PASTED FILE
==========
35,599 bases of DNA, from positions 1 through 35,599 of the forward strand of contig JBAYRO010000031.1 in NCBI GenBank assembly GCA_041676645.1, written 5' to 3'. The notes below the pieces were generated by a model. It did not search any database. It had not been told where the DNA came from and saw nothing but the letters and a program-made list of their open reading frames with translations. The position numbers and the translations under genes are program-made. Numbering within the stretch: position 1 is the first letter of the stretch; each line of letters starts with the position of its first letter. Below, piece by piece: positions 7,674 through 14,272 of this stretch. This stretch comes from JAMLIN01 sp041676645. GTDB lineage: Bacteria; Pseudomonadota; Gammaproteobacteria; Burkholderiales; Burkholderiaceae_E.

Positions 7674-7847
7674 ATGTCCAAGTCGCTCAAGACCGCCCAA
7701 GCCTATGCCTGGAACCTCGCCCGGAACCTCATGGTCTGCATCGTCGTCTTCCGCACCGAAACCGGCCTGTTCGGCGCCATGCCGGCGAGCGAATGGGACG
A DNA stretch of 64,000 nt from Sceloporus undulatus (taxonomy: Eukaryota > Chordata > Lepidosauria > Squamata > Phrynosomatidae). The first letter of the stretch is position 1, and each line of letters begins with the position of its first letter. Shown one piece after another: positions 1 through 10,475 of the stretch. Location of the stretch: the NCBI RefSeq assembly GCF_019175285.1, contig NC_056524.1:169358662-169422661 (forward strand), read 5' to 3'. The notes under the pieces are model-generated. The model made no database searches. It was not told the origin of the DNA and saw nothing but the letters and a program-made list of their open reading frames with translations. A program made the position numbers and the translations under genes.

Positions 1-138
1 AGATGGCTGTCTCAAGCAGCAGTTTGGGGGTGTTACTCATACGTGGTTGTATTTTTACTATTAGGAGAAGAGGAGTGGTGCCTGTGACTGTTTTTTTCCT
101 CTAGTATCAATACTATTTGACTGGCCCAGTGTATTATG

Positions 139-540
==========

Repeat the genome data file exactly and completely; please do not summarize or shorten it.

35,599 bases of DNA, from positions 1 through 35,599 of the forward strand of contig JBAYRO010000031.1 in NCBI GenBank assembly GCA_041676645.1, written 5' to 3'. The notes below the pieces were generated by a model. It did not search any database. It had not been told where the DNA came from and saw nothing but the letters and a program-made list of their open reading frames with translations. The position numbers and the translations under genes are program-made. Numbering within the stretch: position 1 is the first letter of the stretch; each line of letters starts with the position of its first letter. Below, piece by piece: positions 7,674 through 14,272 of this stretch. This stretch comes from JAMLIN01 sp041676645. GTDB lineage: Bacteria; Pseudomonadota; Gammaproteobacteria; Burkholderiales; Burkholderiaceae_E.

Positions 7674-7847
7674 ATGTCCAAGTCGCTCAAGACCGCCCAA
7701 GCCTATGCCTGGAACCTCGCCCGGAACCTCATGGTCTGCATCGTCGTCTTCCGCACCGAAACCGGCCTGTTCGGCGCCATGCCGGCGAGCGAATGGGACG
A DNA stretch of 64,000 nt from Sceloporus undulatus (taxonomy: Eukaryota > Chordata > Lepidosauria > Squamata > Phrynosomatidae). The first letter of the stretch is position 1, and each line of letters begins with the position of its first letter. Shown one piece after another: positions 1 through 10,475 of the stretch. Location of the stretch: the NCBI RefSeq assembly GCF_019175285.1, contig NC_056524.1:169358662-169422661 (forward strand), read 5' to 3'. The notes under the pieces are model-generated. The model made no database searches. It was not told the origin of the DNA and saw nothing but the letters and a program-made list of their open reading frames with translations. A program made the position numbers and the translations under genes.

Positions 1-138
1 AGATGGCTGTCTCAAGCAGCAGTTTGGGGGTGTTACTCATACGTGGTTGTATTTTTACTATTAGGAGAAGAGGAGTGGTGCCTGTGACTGTTTTTTTCCT
101 CTAGTATCAATACTATTTGACTGGCCCAGTGTATTATG

Positions 139-540